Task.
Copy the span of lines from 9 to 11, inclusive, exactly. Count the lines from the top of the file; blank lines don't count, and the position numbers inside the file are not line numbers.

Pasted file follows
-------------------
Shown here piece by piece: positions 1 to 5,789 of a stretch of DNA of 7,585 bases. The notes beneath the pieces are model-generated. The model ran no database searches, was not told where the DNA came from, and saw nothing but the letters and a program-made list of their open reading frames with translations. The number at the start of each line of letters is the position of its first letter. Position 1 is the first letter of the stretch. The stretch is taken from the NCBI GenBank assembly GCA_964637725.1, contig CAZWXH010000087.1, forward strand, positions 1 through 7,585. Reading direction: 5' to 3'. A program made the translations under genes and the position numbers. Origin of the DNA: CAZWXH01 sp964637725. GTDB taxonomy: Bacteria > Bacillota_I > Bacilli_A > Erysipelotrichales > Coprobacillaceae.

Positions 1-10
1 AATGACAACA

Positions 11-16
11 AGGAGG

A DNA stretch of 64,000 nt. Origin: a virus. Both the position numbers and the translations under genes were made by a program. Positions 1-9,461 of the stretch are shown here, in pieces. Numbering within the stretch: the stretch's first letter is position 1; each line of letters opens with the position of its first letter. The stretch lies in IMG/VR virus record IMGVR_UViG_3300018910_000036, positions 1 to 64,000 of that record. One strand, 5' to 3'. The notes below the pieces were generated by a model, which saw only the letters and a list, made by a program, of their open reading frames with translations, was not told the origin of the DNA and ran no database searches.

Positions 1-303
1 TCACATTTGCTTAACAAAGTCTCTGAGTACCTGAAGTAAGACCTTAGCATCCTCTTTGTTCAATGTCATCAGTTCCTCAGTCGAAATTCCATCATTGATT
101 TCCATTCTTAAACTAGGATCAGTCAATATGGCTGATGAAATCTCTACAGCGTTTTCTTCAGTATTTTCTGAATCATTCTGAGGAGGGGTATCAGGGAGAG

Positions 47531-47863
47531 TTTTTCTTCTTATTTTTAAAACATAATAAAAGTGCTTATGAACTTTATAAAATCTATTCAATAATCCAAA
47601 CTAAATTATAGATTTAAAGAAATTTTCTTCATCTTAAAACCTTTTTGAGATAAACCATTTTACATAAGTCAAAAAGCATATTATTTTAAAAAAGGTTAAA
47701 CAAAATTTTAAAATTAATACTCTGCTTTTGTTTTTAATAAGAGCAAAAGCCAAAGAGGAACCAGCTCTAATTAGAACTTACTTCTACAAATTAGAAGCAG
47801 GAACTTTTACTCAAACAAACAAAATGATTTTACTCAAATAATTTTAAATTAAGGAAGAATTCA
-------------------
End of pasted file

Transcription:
101 TCCATTCTTAAACTAGGATCAGTCAATATGGCTGATGAAATCTCTACAGCGTTTTCTTCAGTATTTTCTGAATCATTCTGAGGAGGGGTATCAGGGAGAG

Positions 47531-47863
47531 TTTTTCTTCTTATTTTTAAAACATAATAAAAGTGCTTATGAACTTTATAAAATCTATTCAATAATCCAAA